Five Questions for Alberto Alessi

Posted by: Helen Walters on February 20, 2009

Alessi.jpg
Storied Italian design company Alessi has been in business since 1921, with third generation family member Alberto Alessi now at the helm. Alberto will be in New York on March 3, and he’s coming in to see us to answer five of your questions. Want to know how he handled working with designers such as Philippe Starck, Michael Graves or Aldo Rossi? Interested in finding out about the process of a company whose products seem at home in kitchen cupboards and museum vitrines? Wonder how Alessi, which now employs about 500 people and exports goods to about 60 countries, has been affected by the downturn? Ask away!

Above from left: Philippe Starck’s “Juicy Salif”; Aldo Rossi’s “La Conica”; Michael Graves’ “Whistling Bird Kettle”

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Reader Comments

Ralf Beuker

February 20, 2009 04:34 PM

What would indeed interest me in the light of the upcoming Design Management Institute (http://www.dmi.org) conference that takes place in Milan is:

According to Prof. Roberto Verganti who will also speak in Milan the 'success' of Italian Design is also/mostly due to the 'cluster effect' the design centered companies are benefiting from in Northern Italy. Is this cluster really (or still) that strong and in which way does Alessi consider his company as part of this 'performance cluster'?

... and thanks Helen for your great work! ;-)

Karen Klages

February 23, 2009 07:27 PM

My question for Mr. Alessi:

Given worldwide economic disaster, how DO design companies such as Alessi break through to a downtrodden consumer? How do you make your products relevant to people (and particularly Americans) who have tightened their belts?

Stephanie Ebeyer

February 23, 2009 11:39 PM

How do you maintain the original philosophy of a company committed to design, and has sustained a few economic downturns in history, during a time of such economic challenge?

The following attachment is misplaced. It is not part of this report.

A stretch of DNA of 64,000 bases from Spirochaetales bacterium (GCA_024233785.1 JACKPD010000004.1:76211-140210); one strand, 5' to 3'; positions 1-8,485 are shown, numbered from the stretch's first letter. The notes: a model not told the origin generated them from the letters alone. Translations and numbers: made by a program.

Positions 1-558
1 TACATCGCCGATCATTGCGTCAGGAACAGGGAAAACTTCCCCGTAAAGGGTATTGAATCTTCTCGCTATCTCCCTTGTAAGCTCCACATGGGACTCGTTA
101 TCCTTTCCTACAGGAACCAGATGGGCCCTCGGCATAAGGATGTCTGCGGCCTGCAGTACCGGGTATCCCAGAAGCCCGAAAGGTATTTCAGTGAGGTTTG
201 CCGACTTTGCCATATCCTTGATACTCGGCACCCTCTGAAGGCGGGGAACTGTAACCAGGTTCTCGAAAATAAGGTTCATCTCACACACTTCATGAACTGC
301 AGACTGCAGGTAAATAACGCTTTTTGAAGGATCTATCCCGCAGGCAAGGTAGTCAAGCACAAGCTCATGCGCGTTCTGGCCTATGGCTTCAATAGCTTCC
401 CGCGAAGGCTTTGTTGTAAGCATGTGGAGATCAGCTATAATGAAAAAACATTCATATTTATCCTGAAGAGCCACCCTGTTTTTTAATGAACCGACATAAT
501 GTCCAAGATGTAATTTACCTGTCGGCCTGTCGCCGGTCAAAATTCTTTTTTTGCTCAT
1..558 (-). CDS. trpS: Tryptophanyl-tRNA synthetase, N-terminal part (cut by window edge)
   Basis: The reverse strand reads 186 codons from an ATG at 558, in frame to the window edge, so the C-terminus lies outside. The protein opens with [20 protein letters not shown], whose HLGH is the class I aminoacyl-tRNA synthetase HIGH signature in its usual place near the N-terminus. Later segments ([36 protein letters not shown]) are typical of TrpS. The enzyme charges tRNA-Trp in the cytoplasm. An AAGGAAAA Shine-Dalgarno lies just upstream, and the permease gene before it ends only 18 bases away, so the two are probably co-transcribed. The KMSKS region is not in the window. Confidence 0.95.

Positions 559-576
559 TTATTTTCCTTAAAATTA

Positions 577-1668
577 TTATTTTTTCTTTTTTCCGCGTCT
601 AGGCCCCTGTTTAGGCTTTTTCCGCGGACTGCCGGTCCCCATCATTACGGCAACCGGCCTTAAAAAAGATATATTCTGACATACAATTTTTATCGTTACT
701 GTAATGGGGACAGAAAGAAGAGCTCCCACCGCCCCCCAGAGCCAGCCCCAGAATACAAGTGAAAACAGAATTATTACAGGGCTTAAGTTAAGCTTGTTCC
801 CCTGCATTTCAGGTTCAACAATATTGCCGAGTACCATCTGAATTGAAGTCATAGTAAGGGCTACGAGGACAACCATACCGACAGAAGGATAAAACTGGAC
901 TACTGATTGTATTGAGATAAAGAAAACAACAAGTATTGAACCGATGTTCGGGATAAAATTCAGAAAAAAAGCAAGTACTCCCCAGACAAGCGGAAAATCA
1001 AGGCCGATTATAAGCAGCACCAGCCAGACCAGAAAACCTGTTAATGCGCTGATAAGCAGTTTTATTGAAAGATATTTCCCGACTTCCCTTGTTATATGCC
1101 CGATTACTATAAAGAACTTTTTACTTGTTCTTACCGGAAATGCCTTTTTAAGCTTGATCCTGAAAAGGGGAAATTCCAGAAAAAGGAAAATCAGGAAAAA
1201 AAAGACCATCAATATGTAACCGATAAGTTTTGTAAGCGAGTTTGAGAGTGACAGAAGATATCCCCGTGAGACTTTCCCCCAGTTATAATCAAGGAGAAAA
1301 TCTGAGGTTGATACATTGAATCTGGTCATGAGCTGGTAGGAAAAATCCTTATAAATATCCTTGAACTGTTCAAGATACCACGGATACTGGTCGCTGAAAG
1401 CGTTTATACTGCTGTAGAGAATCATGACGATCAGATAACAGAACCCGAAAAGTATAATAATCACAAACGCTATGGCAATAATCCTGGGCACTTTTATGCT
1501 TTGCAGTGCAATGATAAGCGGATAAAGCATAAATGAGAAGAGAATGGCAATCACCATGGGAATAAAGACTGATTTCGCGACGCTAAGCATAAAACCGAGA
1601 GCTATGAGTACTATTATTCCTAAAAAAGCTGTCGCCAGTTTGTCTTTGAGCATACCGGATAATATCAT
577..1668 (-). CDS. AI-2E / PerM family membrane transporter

Andrew Chan

February 24, 2009 11:06 AM

Do designers get a cut of sales? Are you committed to green (sustainable) design (and how)? And what are you doing to support young designers & emerging talent? With the rise of Scandinavian design talent in recent years, what's the next hotbed for design talent? Thank you.

Paulette

February 24, 2009 11:21 AM

Of all the products you've produced, what's your fave and why? Also, what's your dream project?

Gretchen Steinmiller

February 24, 2009 11:33 AM

Given the economy, one might argue that the everyday American consumer has reverted back to the basics and become less materialistic. What is your plan for sustaining this current climate and keeping your product/design front of mind to the “new” consumer?

David Esrati

February 24, 2009 12:38 PM

Maybe it's me, maybe it's you- but, I seem to have not heard or seen as much from Alessi in a while.
Good design doesn't have to be expensive- I think Michael Graves proved that with Target.

Sean

February 24, 2009 02:01 PM

For a company that makes such beautiful and functional products, why is the alessi.com online experience so poor?

Ansley

February 24, 2009 03:53 PM